And here is another use for humor. When the brilliant cartoonist Richard Thompson was diagnosed with Parkinson's Disease, his friend  Chris Sparks decided to do something about it. Instead of a walk or a pancake feed, Chris decided to use humor. He sold Thompson’s publisher  on the idea of making a tribute book to the cartoonist. The hook was to have other artists draw their versions of the characters from Richard's strip "Cul de Sac". Most of those in the cartooning world revere Richard, and jumped at the chance to contribute.

Around 100 cartoonists, including Bill Amend of Foxtrot, Lynn Johnston, of For Better or For Worse,  and Bill Watterson of Calvin and Hobbes contributed drawings. Long story short: over $100,000 raised for the MJ Fox Foundation for pd research.  you can order the book through Amazon, or look for it at your local bookstore. Here is the piece I did.You will notice the Parkinson’s Disease monster indulges in “Bullying Humor” discussed earlier. It’s like a nasty talk-radio host.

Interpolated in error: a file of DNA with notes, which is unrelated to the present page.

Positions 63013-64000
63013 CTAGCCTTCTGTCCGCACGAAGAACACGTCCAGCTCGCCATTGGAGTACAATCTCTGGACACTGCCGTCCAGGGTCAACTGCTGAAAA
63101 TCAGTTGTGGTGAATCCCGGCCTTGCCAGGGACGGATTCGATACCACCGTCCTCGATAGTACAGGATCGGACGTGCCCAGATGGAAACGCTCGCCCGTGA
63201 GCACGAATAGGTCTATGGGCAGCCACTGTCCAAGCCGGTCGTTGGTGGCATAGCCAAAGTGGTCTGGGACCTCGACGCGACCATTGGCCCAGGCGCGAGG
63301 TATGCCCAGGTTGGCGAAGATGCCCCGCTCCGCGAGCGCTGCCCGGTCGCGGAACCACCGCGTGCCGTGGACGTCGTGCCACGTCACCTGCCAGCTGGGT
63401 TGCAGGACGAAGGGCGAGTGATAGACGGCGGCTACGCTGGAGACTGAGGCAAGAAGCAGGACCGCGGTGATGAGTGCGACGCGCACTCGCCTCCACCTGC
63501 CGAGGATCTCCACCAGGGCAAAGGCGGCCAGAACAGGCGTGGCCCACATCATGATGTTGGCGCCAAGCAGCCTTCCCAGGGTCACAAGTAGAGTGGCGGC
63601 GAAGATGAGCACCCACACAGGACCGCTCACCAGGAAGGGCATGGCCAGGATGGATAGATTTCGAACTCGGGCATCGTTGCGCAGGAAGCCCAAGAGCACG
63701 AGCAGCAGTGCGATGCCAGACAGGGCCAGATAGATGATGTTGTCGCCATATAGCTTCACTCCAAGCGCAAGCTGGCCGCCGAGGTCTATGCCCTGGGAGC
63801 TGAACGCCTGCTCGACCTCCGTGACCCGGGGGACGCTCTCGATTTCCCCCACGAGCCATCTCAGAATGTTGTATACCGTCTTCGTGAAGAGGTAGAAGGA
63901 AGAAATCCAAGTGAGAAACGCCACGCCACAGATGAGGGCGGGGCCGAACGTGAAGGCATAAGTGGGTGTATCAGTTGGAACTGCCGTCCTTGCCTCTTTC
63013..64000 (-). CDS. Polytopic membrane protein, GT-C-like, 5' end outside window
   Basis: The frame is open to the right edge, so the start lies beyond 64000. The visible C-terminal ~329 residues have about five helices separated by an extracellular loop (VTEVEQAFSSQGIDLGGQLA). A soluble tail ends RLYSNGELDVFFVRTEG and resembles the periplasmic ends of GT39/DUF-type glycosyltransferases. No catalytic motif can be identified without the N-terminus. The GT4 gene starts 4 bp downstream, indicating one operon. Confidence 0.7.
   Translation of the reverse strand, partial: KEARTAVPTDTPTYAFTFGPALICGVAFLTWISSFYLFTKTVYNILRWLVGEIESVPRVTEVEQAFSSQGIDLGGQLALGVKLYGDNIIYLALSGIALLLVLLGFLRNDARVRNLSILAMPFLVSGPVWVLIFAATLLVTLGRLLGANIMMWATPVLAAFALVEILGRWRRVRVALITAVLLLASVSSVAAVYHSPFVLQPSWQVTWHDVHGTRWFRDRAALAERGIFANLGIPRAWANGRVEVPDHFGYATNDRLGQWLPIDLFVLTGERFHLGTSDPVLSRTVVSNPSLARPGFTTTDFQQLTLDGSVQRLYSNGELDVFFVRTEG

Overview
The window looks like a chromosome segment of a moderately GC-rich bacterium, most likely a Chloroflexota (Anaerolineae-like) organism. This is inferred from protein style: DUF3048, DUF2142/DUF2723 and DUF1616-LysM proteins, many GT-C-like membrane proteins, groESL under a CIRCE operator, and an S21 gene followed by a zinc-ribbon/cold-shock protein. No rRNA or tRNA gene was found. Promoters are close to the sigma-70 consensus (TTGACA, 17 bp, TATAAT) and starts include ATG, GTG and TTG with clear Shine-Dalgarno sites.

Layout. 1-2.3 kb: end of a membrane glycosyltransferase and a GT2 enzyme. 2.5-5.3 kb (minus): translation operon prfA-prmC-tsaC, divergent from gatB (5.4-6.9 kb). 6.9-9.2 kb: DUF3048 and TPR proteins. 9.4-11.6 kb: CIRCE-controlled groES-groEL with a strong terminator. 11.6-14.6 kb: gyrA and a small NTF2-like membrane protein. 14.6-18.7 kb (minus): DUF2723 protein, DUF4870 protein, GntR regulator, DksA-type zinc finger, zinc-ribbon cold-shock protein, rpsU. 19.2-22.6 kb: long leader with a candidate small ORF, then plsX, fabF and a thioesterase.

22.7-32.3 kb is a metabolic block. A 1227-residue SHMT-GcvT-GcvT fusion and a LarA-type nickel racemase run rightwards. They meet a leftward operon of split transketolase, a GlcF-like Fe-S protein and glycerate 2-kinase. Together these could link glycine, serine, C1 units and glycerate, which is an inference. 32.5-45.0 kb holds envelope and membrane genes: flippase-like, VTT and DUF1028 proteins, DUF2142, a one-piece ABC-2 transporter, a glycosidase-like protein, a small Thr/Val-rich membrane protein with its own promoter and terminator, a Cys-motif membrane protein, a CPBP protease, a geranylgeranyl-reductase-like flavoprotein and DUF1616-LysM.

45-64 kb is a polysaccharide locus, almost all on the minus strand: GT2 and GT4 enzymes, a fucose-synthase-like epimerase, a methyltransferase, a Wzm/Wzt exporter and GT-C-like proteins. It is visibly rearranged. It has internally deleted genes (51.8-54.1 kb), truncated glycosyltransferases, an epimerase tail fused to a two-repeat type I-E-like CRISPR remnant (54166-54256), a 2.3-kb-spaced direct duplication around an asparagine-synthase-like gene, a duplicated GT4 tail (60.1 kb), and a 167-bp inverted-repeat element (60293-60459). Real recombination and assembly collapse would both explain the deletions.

I will close with the idea that humor in itself is good treatment for Parkinson's Disease. we all know our pd is aggravated by stress. What is better than humor for resolving this? It's known biology, laughter releases those feel-good chemicals endorphins that chase stress away, just like exercise can.  I know plenty of pd patients who don't want to exercise. But who doesn't want a good laugh?

Finally,  humor can decrease the power that something or someone has over you. This is why Syrian authorities kidnapped political cartoonist Ali Ferzat and broke his hands. It’s why the caricaturist Daumier was thrown in jail. Twice. Why does this undermining of power work? Because much of the power any force has is the power we give it through our fear. Humor can disarm fear thoroughly and permanently.

Thank you